Warnock says Schumer ‘not on the ballot’ in Georgia Senate race
Rev. Warnock redirected attention in the Georgia Senate race back to the needs of the people during a new interview.
As Georgia’s runoff elections continue to draw national attention, one candidate made sure the focus is on the needs of the voters.
During a recent interview on CNN‘s State Of The Union, Reverend Raphael Warnock offered his background including his upbringing in Savannah, GA public housing, and going on to become the first in his family to earn a collegiate degree. For him, winning the runoff race is to impact the lives of the voters and not to play politics.
“Voters don’t vote for politicians. This race is not about me, and Chuck Schumer‘s name is certainly not on the ballot,” he remarked.
“I will tell you what is on the ballot. Health care is on the ballot, access to affordable health care. We have got 500,000 Georgians in the Medicaid gap. We have got 1.8 million Georgians with preexisting conditions. If Kelly Loeffler has her way, people who have asthma, people who have hypertension, diabetes…these are folks in my family and in my church. Folks who are survivors of cancer may find themselves without healthcare and, that’s what this race is about.”
This election season, Georgia has garnered national attention. The Peach State flipped and President-elect Joe Biden currently leads President Donald Trump, resulting in the swing-state voting Democrat in a presidential election for the first time since 1992. The Georgia Senate runoff elections will also be a major win for Democrats if Warnock and Jon Ossoff come out on top against their GOP opponents, the aforementioned Loeffler and David Perdue.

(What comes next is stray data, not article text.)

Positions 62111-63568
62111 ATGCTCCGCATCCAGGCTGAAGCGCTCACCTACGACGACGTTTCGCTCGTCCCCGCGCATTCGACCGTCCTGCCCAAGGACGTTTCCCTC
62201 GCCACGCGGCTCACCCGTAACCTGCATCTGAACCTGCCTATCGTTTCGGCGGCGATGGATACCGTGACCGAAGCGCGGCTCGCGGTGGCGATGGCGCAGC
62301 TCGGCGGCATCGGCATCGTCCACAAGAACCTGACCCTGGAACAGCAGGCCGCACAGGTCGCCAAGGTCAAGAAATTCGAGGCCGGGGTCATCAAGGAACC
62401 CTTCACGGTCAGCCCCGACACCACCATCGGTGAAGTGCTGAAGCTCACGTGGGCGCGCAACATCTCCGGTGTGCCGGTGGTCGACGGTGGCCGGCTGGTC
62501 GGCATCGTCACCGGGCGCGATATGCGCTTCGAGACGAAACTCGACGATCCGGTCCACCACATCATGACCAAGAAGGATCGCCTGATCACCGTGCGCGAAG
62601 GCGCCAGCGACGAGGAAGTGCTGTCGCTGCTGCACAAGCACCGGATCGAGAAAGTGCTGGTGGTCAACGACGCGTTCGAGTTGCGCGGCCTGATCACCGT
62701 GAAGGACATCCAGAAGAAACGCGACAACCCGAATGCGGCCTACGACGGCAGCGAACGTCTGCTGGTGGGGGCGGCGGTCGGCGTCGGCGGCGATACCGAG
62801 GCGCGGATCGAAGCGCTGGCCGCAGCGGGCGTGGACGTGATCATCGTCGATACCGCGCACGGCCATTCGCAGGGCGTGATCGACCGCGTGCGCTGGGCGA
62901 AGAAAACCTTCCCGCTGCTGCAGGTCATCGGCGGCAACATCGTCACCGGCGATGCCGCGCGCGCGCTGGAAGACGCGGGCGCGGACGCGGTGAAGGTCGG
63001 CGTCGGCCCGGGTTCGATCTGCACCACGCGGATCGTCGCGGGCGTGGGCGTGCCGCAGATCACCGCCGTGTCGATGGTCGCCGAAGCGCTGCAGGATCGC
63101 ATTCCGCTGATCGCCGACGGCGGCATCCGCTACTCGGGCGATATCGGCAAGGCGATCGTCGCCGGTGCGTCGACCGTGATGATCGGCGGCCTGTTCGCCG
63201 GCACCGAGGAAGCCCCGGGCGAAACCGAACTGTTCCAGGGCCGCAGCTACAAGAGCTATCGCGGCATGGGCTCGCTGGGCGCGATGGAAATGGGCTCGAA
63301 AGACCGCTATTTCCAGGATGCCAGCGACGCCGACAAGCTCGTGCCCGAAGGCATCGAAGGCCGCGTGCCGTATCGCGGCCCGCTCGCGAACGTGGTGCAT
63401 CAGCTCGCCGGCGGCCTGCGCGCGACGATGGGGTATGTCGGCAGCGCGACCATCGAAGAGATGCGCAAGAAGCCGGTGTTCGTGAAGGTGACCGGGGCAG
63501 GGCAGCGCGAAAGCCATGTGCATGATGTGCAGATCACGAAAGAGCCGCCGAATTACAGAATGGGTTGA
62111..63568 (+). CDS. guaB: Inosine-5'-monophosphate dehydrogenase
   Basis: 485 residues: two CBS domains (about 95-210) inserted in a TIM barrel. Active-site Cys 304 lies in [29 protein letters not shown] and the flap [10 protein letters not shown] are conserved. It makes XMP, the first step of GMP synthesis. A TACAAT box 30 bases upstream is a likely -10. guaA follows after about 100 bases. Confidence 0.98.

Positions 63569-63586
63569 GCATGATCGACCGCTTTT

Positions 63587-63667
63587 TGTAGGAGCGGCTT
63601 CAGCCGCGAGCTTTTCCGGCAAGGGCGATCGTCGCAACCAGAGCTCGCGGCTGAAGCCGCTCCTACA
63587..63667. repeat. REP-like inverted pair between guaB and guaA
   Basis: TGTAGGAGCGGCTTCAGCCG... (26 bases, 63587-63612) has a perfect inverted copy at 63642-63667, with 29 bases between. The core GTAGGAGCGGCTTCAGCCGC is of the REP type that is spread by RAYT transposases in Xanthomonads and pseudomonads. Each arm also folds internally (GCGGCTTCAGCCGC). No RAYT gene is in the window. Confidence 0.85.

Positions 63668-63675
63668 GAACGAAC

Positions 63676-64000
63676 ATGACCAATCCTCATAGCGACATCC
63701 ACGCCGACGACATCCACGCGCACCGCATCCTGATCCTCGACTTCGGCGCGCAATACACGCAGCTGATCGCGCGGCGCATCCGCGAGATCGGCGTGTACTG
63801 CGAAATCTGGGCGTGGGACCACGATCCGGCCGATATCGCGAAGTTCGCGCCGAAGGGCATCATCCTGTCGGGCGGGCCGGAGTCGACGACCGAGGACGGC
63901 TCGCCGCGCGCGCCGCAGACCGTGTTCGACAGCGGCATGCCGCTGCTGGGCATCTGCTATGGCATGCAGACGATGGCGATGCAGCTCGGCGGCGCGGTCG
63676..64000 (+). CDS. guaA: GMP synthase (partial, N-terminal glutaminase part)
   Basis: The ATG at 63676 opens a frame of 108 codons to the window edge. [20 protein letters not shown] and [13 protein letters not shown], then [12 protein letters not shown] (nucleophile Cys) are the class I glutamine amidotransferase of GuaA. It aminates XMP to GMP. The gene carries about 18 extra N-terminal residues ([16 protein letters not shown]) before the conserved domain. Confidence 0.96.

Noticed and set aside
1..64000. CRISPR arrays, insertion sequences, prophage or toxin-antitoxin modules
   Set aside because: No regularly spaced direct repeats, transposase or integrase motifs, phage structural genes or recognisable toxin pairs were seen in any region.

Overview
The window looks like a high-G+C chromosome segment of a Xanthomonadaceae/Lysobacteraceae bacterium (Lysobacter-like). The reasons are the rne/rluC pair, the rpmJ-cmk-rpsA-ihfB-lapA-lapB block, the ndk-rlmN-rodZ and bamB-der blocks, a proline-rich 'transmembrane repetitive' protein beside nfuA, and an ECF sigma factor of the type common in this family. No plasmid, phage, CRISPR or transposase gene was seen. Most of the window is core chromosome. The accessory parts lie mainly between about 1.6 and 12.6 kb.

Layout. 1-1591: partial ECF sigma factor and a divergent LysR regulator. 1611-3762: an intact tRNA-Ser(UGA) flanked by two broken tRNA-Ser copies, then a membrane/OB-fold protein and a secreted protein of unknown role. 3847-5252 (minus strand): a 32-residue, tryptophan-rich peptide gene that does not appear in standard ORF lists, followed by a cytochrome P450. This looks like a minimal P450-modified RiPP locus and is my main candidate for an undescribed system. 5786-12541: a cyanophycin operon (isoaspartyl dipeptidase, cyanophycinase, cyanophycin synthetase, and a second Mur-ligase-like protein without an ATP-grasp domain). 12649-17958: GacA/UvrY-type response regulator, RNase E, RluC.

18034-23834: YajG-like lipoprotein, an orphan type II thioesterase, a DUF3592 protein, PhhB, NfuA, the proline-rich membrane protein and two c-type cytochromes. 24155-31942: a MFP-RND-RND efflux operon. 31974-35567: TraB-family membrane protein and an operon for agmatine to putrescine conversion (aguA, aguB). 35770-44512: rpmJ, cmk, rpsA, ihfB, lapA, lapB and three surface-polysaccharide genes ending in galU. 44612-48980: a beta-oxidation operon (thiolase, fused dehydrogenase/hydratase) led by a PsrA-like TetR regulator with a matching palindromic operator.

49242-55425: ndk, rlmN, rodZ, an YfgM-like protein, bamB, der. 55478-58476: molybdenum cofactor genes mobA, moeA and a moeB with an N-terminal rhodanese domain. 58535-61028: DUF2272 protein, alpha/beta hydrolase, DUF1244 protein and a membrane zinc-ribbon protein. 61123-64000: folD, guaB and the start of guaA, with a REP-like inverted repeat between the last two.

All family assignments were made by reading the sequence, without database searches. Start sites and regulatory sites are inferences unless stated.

Warnock received 32.9 percent of the vote against Loeffler, who earned 26 percent. Ossoff received 47.8 percent of the votes while his opponent tallied 49.8 percent. None passed the necessarythe required 50-percent and one vote leading to what will be a crucial runoff race this winter. A Democratic victory means the parties would have a 50-50 split in the Senate with Vice President-elect Kamala Harris casting all tie-breaking votes
Much of Georgia’s recent wins for the Democratic party is attributed to the work of Stacey Abrams who worked to combat voter suppression in the southern state after she lost her gubernatorial race against Gov. Brian Kemp in 2018. theGrio reported she registered over 800,000 Georgians to vote before the 2020 presidential election.
According to theGrio, Abrams acknowledged the importance of the senate competition.
“This is going to be the determining factor of whether we have access to health care and access to justice in the United States,” she said. “Those are two issues that will make certain people will turn out.”
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